Huxtable was born intersex and initially assigned as male, transitioning in adulthood and drawing the multiple oppressions of being female, Black, and trans into her work – not to decode them, but to push them into new territories. For Huxtable, questions of gender are not an end but a tool for critical work on everything from political and subcultural aesthetics to trans speciesism and evolutionary biology. It brought her to the question of epigenetics – the way historic traumas can affect DNA and pass between generations.
“So much of how the world is processed is filtered through the lens of identity,” she says. “Something like epigenetics is interesting to me because, for the most part, it’s been used as a justification for some type of essentialism where it’s like this is why black people behave this way or have these health issues.” But if you zoom out and resist the simplest interpretation you see that “anything and everything around us, like my interaction with the tree when I was three years old, could be carried in through like some sort of epigenetic inheritance. It actually makes the world even more beautifully chaotic. It doesn’t make it more of a narrative that supports a kind of cultural and biological and racial and gender essentialism. It actually undoes that.”
It’s a subject that features in her forthcoming novel, the one she began working on in quarantine, in which a Monsanto-like agricultural corporation produces GM oranges by isolating an insecticide in the saliva of certain bats. Years later, a young girl descended from orange farmers dreams of bats at night – taking this as simply part of her experience in the world.
“I love the gothic motif of a tragic flaw or transgression from the past that comes back to haunt characters or families,” Huxtable says. “Relating that to epigenetics is really fun ‘cause it’s a way of merging hauntings and revelations with almost like a sci-fi take.”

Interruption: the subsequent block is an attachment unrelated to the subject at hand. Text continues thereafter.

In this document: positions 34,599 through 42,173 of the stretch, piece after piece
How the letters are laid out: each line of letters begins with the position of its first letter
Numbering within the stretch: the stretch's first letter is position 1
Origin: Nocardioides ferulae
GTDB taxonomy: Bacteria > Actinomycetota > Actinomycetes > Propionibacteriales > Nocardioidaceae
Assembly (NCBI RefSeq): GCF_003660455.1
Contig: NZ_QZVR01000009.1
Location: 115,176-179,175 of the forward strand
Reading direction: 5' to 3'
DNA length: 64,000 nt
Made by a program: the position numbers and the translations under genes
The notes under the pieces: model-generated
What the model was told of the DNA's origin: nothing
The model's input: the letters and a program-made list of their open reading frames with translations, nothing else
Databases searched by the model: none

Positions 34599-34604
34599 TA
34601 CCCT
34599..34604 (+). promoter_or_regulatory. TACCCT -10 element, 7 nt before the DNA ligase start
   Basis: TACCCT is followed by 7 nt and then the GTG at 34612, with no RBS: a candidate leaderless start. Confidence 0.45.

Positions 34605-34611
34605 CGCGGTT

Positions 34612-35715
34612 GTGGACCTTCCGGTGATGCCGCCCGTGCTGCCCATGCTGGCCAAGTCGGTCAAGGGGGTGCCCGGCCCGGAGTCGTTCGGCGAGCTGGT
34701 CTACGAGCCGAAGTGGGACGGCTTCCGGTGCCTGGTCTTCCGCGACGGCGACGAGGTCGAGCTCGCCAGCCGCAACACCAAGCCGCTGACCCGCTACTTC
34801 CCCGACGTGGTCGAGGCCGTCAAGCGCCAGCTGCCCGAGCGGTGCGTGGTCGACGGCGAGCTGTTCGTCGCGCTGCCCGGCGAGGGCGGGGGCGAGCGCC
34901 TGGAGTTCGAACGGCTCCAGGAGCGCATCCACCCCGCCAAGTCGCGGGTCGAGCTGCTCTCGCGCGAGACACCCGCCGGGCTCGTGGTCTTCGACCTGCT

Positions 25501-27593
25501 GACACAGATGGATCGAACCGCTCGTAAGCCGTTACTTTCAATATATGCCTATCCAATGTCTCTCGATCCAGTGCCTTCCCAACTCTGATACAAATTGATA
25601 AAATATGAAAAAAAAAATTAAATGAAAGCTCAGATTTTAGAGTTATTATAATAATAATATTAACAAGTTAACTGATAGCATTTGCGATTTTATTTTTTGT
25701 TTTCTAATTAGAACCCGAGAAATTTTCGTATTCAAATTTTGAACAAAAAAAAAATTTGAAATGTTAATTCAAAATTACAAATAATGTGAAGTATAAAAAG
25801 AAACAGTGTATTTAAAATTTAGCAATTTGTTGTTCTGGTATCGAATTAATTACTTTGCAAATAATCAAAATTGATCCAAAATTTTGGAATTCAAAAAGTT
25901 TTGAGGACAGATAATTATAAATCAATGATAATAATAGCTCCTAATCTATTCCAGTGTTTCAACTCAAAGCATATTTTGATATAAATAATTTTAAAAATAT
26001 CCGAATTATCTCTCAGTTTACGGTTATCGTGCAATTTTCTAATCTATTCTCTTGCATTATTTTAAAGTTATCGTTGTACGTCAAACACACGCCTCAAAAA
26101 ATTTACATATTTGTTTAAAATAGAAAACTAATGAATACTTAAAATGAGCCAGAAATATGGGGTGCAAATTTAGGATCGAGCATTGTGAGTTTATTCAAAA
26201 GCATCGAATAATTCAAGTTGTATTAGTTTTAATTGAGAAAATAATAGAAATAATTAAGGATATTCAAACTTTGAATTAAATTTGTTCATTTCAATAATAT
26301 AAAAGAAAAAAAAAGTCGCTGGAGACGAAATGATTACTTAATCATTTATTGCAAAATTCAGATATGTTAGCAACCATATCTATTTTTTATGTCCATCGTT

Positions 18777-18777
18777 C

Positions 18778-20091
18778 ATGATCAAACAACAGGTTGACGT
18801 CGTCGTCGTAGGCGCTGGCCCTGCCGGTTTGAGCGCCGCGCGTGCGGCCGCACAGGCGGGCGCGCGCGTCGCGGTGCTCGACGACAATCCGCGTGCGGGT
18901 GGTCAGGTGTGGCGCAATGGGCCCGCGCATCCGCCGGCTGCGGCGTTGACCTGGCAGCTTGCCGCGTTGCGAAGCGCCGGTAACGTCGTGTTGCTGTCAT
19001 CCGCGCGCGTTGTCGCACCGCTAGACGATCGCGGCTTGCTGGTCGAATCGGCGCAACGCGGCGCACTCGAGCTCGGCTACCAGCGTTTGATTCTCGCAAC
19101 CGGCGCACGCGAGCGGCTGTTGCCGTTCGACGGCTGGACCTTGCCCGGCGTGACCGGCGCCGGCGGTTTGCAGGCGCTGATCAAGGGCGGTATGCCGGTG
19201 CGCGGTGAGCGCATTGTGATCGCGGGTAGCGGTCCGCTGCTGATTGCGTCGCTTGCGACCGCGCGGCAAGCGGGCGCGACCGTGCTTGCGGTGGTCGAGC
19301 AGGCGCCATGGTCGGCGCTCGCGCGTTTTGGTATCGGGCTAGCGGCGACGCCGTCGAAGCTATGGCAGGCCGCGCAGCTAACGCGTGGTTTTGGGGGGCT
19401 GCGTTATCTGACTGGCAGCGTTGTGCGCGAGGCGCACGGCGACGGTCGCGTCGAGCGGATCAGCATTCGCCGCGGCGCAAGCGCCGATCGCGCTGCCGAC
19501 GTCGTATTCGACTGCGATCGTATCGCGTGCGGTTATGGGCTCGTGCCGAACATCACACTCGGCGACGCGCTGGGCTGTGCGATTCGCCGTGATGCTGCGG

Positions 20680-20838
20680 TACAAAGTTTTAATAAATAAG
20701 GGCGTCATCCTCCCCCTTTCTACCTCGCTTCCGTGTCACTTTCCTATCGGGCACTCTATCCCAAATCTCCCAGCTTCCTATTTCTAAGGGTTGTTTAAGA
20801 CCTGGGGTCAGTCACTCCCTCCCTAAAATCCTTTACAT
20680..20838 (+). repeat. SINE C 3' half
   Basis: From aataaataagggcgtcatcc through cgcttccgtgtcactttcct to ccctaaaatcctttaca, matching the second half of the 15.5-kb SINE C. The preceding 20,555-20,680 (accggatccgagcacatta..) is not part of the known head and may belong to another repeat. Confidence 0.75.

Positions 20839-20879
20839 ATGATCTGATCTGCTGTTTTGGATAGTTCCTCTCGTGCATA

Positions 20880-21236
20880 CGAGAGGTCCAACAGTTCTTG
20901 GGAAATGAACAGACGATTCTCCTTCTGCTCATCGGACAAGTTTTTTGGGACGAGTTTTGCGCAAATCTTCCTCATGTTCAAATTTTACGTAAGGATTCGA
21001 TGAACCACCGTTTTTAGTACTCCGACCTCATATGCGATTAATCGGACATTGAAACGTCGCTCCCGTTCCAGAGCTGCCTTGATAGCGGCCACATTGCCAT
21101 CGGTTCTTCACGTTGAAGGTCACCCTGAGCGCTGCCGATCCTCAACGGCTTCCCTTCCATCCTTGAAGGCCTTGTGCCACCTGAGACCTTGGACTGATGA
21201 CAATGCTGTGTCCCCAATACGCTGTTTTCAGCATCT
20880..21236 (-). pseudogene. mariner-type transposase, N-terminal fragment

“I kicked off my quarantine binge with this Leila Taylor book called Darkly,” she says, reeling off a list of texts she’s been feasting on, from Toni Morrison to Dracula. “It establishes a sort of creative, affective relationship between American blackness and cultural production with a goth and gothic sensibility.”
One unexpected positive of 2020 has been its invitation to form new relationships with the non-human. “I love that there’s been so many forest raves this year,” Huxtable says, “though I’m using ‘rave’ for lack of a better term. I love that it’s also hiking. It’s a weird nature trail. I’ve been taking a lot of acid so it’s an opportunity to be a psychonaut. By the time you get there it’s probably 2am already. Because we’re in a northern European summer environment by five the sun is out. And seven to ten is kind of sublime. I really like the idea that Corona has cut off the nightlife industrial complex, especially in a city like Berlin, and prompted much more creative, much more interesting relationships to going out.”